Designing Effective Projects : Characteristics of Projects
Benefits of Project-Based Learning


Overview of Project-Based Learning
Introducing projects into the curriculum is not a new or revolutionary idea in education. During the past decade, however, the practice has evolved into a more formally defined teaching strategy. Project-based learning has gained a greater foothold in the classroom as researchers have documented what teachers have long understood: Learners become more engaged in learning when they have a chance to dig into complex, challenging, and sometimes even messy problems that closely resemble real life.

Project-based learning goes beyond generating learner interest. Well-designed projects encourage active inquiry and higher-level thinking (Thomas, 1998). Brain research underscores the value of these learning activities. Learners' abilities to acquire new understanding are enhanced when they are "connected to meaningful problem-solving activities, and when learners are helped to understand why, when, and how those facts and skills are relevant" (Bransford, Brown, & Conking, 2000, p. 23).

What is project-based learning?
Project-based learning is a teaching and learning model that involves learners in investigations of compelling problems that culminate in authentic products. Projects that make for stronger classroom learning opportunities can vary widely in subject matter and scope, and can be delivered at a wide range of grade levels. Nonetheless, they tend to share defining features. Projects grow out of challenging questions that cannot be answered by rote learning. Projects put learners in an active role such as: problem solver, decision maker, investigator, or documentarian. Projects serve specific, significant educational goals; they are not diversions or adds-ons to the "real" curriculum.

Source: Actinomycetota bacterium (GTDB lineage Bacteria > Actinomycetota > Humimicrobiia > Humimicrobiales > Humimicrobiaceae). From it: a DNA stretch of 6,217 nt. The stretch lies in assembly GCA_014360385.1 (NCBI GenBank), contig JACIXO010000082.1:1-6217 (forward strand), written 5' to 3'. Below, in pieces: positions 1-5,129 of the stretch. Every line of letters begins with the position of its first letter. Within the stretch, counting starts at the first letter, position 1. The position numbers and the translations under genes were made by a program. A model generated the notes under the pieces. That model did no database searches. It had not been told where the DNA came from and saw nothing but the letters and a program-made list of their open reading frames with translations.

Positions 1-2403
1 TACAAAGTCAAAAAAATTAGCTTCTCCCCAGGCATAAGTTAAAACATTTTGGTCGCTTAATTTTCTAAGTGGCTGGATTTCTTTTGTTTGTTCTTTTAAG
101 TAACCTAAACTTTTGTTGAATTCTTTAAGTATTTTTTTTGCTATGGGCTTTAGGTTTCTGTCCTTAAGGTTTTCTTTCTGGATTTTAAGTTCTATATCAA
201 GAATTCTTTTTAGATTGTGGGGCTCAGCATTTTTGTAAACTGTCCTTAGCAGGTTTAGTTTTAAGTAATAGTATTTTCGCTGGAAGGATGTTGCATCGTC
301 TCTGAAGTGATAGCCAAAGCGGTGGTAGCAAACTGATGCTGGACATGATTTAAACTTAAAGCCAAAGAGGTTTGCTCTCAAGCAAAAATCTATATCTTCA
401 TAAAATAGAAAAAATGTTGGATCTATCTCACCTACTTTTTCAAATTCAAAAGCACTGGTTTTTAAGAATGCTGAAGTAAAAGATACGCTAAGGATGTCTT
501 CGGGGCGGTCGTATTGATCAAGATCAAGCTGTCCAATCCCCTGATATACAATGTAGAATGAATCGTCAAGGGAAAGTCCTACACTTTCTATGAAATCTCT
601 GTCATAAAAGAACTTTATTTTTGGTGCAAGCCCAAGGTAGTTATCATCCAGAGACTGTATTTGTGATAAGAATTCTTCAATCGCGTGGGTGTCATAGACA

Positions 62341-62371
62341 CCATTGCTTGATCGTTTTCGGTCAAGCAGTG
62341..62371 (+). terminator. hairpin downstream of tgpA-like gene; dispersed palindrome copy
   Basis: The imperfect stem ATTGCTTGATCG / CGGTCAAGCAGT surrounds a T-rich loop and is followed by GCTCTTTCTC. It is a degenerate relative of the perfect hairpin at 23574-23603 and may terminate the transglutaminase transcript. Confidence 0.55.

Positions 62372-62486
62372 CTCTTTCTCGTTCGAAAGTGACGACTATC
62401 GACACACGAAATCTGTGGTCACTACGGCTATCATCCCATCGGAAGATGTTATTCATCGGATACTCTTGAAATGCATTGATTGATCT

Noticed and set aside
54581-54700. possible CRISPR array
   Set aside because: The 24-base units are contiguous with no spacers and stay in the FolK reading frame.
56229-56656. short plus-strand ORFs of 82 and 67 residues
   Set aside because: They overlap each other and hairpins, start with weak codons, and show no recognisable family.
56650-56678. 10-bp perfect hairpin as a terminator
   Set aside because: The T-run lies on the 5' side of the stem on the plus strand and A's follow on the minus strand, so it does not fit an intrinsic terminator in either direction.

How does project-based learning relate to inquiry?
Inquiry encompasses a broad range of activities that give reign to our natural curiosity about the world. Within the context of education, inquiry takes on a more specific meaning. Teachers who use inquiry as a strategy typically encourage learners to raise questions, plan and carry out investigations, make observations, and reflect on what they have discovered. However, this is not a static definition. Even within a single classroom, inquiry activities may be taking place along a continuum, from more structured and teacher-directed on one end to more open-ended and driven by learner interest on the other (Jarrett, 1997).

It may be helpful to think of project-based learning as a subset of inquiry learning. A review of research about project-based learning concludes that such projects are focused on questions or problems that "drive learners to encounter (and struggle with) the central concepts and principles of a discipline" (Thomas, 2000, p. 3). What's more, the central activities of a project involve inquiry and the construction of new knowledge by the learner (Thomas, 2000). Learners typically have a choice when it comes to designing their project, which allows them to pursue their interests and engage their curiosity. In the course of answering their own questions, learners may investigate topics not identified by the teacher as learning goals.


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